Kurtis Kabel

    Brianna Banachoski, RN, is a nurse in the Hematology and Cellular Therapy Unit at West Penn Hospital.* She identifies as a lesbian, and uses she/her pronouns. She is also a cancer survivor; she has been in remission from non-Hodgkins lymphoma since 2016. Banachoski’s experience as a nursing student and nurse was colored by her identity and her cancer diagnosis.

    Education and experience with simulation

    Brianna is a 2018 graduate from Edinboro University in Edinboro, PA, about twenty minutes south of Erie, PA. She started nursing school with a bachelor’s degree in hand and participated in the accelerated nursing program. This program consisted of CORE nursing classes over the course of three semesters. Brianna also took the initiative to complete a summer internship at UPMC Shadyside, on the Bone Marrow Transplant floor, during the summer of 2018 to gain additional experience. She considers her internship to be the most beneficial choice she made for her career.

    “Nursing school doesn’t do much to prepare you for nursing itself,” Brianna says. “I learned most of my nursing skills during internship and during orientation.” While the hope is that the educational system prepares students accordingly, the experience for nursing students can be much different.

    While Brianna says her class did participate in some simulation scenarios during nursing school, it was only about one simulation class per semester. She thinks two or three times per class per semester would have been more beneficial. The skills taught in simulation lab included working with manikins for the following:

    • Patient vital signs training
    • Head-to-toe assessments
    • Labor and delivery patient training
    • Code blue patient scenarios
    • Pediatric patient assessments
    • Patients in distress
    • NG and PEG tube placements
    • Wound care

    These skills are important to tackle during simulation, as they may not be able to be performed during clinicals and results can be manipulated for better/worse case scenarios under a controlled environment.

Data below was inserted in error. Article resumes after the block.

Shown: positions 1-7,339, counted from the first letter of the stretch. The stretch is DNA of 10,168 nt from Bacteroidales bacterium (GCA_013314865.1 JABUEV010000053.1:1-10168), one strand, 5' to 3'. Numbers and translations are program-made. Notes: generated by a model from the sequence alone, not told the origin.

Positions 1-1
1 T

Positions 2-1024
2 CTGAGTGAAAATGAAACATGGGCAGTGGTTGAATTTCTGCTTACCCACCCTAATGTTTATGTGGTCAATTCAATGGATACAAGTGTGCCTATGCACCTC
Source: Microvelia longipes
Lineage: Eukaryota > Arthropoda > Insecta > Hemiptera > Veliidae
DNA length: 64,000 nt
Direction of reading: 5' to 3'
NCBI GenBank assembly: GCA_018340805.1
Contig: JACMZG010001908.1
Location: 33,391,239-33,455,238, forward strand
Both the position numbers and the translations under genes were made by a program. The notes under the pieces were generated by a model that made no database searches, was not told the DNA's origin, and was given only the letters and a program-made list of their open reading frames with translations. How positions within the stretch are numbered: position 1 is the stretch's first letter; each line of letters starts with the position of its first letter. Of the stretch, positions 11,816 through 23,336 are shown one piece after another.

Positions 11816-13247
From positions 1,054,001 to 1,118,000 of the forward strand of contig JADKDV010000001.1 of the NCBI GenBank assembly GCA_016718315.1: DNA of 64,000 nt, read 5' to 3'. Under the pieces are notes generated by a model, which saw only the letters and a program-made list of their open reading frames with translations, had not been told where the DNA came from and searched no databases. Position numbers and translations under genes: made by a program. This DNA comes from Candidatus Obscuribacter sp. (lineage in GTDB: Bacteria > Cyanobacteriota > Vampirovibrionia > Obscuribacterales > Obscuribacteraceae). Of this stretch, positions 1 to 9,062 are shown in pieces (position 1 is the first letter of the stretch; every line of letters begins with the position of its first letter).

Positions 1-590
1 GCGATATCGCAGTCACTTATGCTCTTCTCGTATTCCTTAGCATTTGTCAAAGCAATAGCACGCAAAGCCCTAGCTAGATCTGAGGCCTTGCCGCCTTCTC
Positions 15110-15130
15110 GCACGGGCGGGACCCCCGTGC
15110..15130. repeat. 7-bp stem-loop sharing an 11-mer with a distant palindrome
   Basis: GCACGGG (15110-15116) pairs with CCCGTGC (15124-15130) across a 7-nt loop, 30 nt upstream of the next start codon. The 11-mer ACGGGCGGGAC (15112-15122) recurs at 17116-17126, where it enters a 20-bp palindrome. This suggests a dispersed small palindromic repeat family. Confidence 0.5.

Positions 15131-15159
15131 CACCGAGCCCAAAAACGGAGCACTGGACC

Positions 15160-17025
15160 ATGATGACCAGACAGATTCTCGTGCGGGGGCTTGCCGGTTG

“I liked simulations because it gave us a chance to practice these skills without the pressure of being in a hospital and having the patients, family, and nurses watching our every move,” Brianna says. “It gave us a chance to be nervous and make mistakes without hurting anyone.” Based on Brianna’s observations, her nursing school had a lot of useful simulation technology. However, she personally feels they didn’t get to access it enough. “I believe it would have been more beneficial to spend clinical or lecture time in the skills lab to get a better handle on physical skill of nursing.”

    Cancer diagnosis and coming out

    Take all the stress and workload of being a student and then a nurse, then add being LGBTQ+ and beating cancer to the mix! In May of 2015, Brianna was diagnosed with Stage 2B alk+ Anaplastic Large Cell Lymphoma; she was 22 years old. Brianna had been searching for an answer to health issues she had been experiencing for months. The entire time, she was thinking in her head, “Anything but cancer.”

    When she was finally diagnosed, Brianna felt a mix of relief, devastation, and numbness. “I was told it was curable and treatable and everything would be fine. But still, when you get that diagnosis and hear those words, it knocks you off of your feet.”

    One day after her official diagnosis, Brianna was admitted to the hospital. She experienced rigorous and lengthy tests and central lines were placed during her first day. The following day, she started chemotherapy. Brianna says, “It was overwhelming and a lot to happen in just three short days”.